During the months that followed, E.C.H. continued to intermittently participate in counseling, with mixed results. She represented to the court that she had obtained employment, but only produced one pay stub.
In the interim, the children had been removed from the friends' home and placed with a licensed resource provider. On September 27, 2008, the Division was notified by the foster family that I.H.R. had been found on top of her foster brother, engaging in sexual behavior. When asked about the incident, I.H.R. explained, among other things, that A.H. had engaged in similar activities.
When first questioned about whether the children had engaged in sexually inappropriate behavior on prior occasions, E.C.H. stated that when the family lived in North Carolina she "had a feeling" that her grandfather might have sexually abused
I.H.R. She never confirmed her suspicions.
Weekly visitation monitored by Tri-City Peoples Corporation commenced in October 2008. E.C.H. did not attend consistently.
A.H. was interviewed on November 24, 2008, and acknowledged that she had witnessed inappropriate sexual interactions. She was referred for individual therapy at Newark Beth Israel's Metropolitan Regional Child Abuse Diagnostic and Treatment Center (RDTC).
At a group therapy session on December 10, 2008, I.H.R. disclosed two instances of sexual victimization. When E.C.H. was questioned about these claims on December 11, 2008, she denied that her children had ever been sexually abused.
Two days later, the children's foster father reported that I.H.R. had engaged in sexually inappropriate conduct with his niece and had told her not to disclose the incident. I.H.R., as a result, was removed from that home and placed in a therapeutic foster home, where she remains.
On December 31, 2008, I.H.R. admitted to her Final Stop therapist that she had sexually victimized her foster brother and that her biological brother, I.A.T., had sexually abused her. When interviewed, I.A.T. acknowledged multiple sexual contacts between him and his sister I.H.R. while the children lived with E.C.H. I.A.T. ascribed the onset of sexual activity to the siblings watching a pornographic video his mother and some of her friends were viewing. He also stated he witnessed I.H.R. and A.H. engaging in inappropriate sexual conduct.
I.H.R. later reported that, while residing with E.C.H., she and her siblings encountered her mother doing "adult things" with a male visitor. As a result of these multiple disclosures, additional services were extended to I.H.R.
Despite being informed of these developments, E.C.H. refused to believe that her children had been involved in sexually inappropriate behavior. On February 26, 2009, a permanency order was signed approving the Division's plan for termination of E.C.H.'s parental rights.
On June 3, 2009, E.C.H. completed a neuropsychological evaluation with Dr. Andrew Brown. He opined she was unlikely to engage in effective problem solving because of poor verbal auditory processing skills, as well as other neuropsychological impairments. As Dr. Brown saw it, E.C.H. would have significant difficulty parenting without support or assistance.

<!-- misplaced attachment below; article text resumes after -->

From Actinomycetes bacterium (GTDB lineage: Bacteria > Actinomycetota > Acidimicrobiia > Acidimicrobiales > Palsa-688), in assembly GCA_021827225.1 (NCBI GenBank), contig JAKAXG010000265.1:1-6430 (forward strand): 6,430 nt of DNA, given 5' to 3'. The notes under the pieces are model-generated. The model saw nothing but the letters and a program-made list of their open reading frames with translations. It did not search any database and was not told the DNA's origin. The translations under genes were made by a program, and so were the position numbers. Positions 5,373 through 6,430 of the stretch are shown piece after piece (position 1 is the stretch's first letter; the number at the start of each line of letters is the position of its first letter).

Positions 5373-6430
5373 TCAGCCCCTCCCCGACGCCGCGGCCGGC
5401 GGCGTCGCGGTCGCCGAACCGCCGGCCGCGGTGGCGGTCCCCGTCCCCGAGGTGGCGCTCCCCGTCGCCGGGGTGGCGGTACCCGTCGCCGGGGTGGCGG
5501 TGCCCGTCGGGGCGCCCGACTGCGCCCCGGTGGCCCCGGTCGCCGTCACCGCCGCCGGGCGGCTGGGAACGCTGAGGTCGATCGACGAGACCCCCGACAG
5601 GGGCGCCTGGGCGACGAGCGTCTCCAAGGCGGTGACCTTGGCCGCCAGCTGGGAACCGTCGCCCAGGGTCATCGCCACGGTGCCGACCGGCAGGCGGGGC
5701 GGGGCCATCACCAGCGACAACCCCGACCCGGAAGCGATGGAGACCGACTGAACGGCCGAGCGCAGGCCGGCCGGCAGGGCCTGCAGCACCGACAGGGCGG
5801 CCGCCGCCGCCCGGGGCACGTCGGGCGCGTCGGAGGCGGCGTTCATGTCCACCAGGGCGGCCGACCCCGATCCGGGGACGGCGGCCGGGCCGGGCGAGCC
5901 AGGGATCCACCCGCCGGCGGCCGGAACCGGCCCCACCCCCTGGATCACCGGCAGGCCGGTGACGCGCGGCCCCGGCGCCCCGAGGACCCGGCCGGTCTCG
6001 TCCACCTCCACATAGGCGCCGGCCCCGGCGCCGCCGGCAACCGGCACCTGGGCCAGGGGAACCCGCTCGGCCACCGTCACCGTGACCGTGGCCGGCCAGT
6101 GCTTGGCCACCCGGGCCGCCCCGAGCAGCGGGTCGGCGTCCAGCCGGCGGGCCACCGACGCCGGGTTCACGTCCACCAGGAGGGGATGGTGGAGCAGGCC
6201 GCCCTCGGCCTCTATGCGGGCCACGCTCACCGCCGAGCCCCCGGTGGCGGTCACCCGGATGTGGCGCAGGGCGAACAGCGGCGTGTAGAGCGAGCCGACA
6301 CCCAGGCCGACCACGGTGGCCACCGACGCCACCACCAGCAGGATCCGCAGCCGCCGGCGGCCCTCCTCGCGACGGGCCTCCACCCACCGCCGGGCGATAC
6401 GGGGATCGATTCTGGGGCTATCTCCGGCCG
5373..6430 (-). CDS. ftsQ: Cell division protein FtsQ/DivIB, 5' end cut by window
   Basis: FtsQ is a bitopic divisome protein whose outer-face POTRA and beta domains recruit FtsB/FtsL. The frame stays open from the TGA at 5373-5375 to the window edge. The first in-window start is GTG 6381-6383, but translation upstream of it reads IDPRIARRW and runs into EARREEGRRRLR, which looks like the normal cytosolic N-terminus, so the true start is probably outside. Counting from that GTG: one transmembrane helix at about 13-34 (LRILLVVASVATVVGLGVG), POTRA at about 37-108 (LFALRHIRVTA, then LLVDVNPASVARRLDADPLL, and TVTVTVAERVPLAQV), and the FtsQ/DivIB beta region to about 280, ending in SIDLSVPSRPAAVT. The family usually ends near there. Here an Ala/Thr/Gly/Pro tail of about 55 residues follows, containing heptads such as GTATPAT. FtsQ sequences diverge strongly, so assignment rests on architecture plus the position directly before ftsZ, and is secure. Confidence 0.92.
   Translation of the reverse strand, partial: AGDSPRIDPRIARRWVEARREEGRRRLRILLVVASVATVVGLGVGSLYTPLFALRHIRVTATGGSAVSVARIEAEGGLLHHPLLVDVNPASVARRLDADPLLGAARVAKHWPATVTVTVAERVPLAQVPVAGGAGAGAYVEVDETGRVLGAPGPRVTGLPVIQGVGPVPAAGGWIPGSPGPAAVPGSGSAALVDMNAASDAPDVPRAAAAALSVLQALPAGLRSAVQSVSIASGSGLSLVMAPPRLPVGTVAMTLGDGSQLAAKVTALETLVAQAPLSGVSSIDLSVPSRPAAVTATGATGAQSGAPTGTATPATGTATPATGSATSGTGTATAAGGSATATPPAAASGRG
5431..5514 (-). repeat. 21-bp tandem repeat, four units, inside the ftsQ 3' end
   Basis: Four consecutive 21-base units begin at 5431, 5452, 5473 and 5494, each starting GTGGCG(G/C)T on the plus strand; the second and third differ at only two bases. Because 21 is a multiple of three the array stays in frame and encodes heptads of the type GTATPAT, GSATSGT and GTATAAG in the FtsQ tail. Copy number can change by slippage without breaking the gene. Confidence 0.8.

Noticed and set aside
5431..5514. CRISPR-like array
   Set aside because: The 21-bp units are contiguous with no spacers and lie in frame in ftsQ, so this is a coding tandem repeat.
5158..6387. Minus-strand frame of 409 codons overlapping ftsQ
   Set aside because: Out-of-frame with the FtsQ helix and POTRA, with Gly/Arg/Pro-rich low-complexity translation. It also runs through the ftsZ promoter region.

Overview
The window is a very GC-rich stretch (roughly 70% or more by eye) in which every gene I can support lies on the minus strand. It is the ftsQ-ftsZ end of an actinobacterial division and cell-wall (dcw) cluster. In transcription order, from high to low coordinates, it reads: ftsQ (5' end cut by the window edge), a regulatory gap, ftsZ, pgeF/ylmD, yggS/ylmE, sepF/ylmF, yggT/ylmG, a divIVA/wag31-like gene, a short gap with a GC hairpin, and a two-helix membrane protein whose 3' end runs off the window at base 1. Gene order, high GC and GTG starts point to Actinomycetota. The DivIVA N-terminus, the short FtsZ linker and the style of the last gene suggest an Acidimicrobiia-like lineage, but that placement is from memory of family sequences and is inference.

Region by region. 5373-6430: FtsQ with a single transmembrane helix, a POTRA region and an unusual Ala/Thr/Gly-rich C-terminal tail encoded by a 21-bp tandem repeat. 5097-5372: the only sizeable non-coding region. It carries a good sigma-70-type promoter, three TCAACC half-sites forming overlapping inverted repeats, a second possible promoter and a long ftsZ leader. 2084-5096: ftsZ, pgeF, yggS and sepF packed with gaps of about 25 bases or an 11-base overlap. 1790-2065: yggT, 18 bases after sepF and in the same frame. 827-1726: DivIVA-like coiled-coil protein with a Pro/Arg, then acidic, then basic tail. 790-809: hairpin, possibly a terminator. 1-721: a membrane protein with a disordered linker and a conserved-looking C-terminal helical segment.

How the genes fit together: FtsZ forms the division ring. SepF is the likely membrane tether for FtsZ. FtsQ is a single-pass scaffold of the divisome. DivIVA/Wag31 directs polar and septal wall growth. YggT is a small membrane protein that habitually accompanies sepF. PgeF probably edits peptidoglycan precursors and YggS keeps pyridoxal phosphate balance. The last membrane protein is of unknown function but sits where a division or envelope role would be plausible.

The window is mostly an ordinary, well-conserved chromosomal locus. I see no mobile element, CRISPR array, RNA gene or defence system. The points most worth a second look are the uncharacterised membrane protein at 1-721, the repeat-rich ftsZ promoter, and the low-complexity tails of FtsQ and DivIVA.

Two days later, the Division received another referral regarding I.H.R. sexually molesting another child. As a result, I.H.R.'s foster parents were required to closely supervise her. On June 23, Tri-City terminated E.C.H.'s individual therapy as a result of noncompliance. On August 21, 2009, E.C.H. was terminated from supervised visitation because she missed three consecutive visits.
On August 6, 2009, E.C.H. told the trial judge at a case management hearing that while the children were in her custody, she returned home on one occasion to find I.A.T. and I.H.R. watching a pornographic film. She "took care of [I.A.T.]" and "beat both [I.A.T. and I.H.R.]. I sure did. I beat both of them -- when I got home from work." She also testified that she had obtained Section 8 housing in North Carolina and requested that the case be transferred to that state, claiming that her apartment would be ready for her to move into within two weeks.
Despite Tri-City's termination of E.C.H. from services because of noncompliance, the Division nonetheless referred E.C.H. for therapeutic supervised visitation and individual counseling with another provider. Supervised visitation with I.H.R. began anew in September 2009. Visitation did not resume with A.H. until late November 2009, because E.C.H. was incarcerated for two to three weeks in October.
E.C.H. continued to attend court-ordered therapy sporadically and to experience difficulty engaging in treatment, while simultaneously reiterating her commitment to obtain adequate housing so that her children could be returned to her. She was consistently either late for scheduled appointments or failed to appear at all without calling to cancel.
Dr. Eric Kirschner conducted bonding evaluations in early 2010. He opined that A.H.'s conduct towards her mother displayed an oppositional and defiant quality and that they did not relate in the manner commonly observed between a securely attached child and a parental attachment figure. Dr. Kirschner concluded that severing the relationship between A.H. and E.C.H. would not likely result in serious and enduring psychological harm to the child.
Dr. Kirschner's bonding evaluation of A.H. and her foster parents established that while A.H. would experience a sense of loss and sadness if E.C.H.'s parental rights were terminated, that harm would not be serious or enduring. Furthermore, her secure and healthy attachment to her foster family would enable her to cope with the sense of loss she might suffer as a result. He contrasted that outcome with his concern that A.H. would suffer greater harm if she were removed from the care of her foster family, harm which would be serious and enduring, because she viewed them as her psychological parents. A.H. did not have the alternate secure attachment to E.C.H. which would make it possible for her to absorb the loss.